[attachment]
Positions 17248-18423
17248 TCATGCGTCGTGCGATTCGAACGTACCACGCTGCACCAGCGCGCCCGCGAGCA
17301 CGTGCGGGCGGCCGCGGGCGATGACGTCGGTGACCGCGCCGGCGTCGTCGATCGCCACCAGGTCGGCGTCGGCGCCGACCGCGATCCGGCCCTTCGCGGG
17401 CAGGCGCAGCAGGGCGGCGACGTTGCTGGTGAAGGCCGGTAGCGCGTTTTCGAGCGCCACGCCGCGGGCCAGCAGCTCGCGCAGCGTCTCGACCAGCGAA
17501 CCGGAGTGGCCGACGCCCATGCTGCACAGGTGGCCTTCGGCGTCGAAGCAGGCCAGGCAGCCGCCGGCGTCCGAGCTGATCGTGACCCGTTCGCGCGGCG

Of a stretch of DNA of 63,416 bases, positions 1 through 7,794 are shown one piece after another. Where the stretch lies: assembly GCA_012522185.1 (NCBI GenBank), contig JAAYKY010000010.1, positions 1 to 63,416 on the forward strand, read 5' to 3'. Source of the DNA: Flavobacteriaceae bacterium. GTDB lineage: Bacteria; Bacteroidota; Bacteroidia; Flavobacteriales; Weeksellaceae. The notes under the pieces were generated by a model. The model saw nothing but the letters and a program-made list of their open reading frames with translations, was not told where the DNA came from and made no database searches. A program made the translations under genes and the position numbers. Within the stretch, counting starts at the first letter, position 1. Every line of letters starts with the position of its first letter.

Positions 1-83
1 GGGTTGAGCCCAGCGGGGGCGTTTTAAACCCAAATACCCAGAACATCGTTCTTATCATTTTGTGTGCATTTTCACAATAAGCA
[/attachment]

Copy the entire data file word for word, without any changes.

Positions 17248-18423
17248 TCATGCGTCGTGCGATTCGAACGTACCACGCTGCACCAGCGCGCCCGCGAGCA
17301 CGTGCGGGCGGCCGCGGGCGATGACGTCGGTGACCGCGCCGGCGTCGTCGATCGCCACCAGGTCGGCGTCGGCGCCGACCGCGATCCGGCCCTTCGCGGG
17401 CAGGCGCAGCAGGGCGGCGACGTTGCTGGTGAAGGCCGGTAGCGCGTTTTCGAGCGCCACGCCGCGGGCCAGCAGCTCGCGCAGCGTCTCGACCAGCGAA
17501 CCGGAGTGGCCGACGCCCATGCTGCACAGGTGGCCTTCGGCGTCGAAGCAGGCCAGGCAGCCGCCGGCGTCCGAGCTGATCGTGACCCGTTCGCGCGGCG

Of a stretch of DNA of 63,416 bases, positions 1 through 7,794 are shown one piece after another. Where the stretch lies: assembly GCA_012522185.1 (NCBI GenBank), contig JAAYKY010000010.1, positions 1 to 63,416 on the forward strand, read 5' to 3'. Source of the DNA: Flavobacteriaceae bacterium. GTDB lineage: Bacteria; Bacteroidota; Bacteroidia; Flavobacteriales; Weeksellaceae. The notes under the pieces were generated by a model. The model saw nothing but the letters and a program-made list of their open reading frames with translations, was not told where the DNA came from and made no database searches. A program made the translations under genes and the position numbers. Within the stretch, counting starts at the first letter, position 1. Every line of letters starts with the position of its first letter.

Positions 1-83
1 GGGTTGAGCCCAGCGGGGGCGTTTTAAACCCAAATACCCAGAACATCGTTCTTATCATTTTGTGTGCATTTTCACAATAAGCA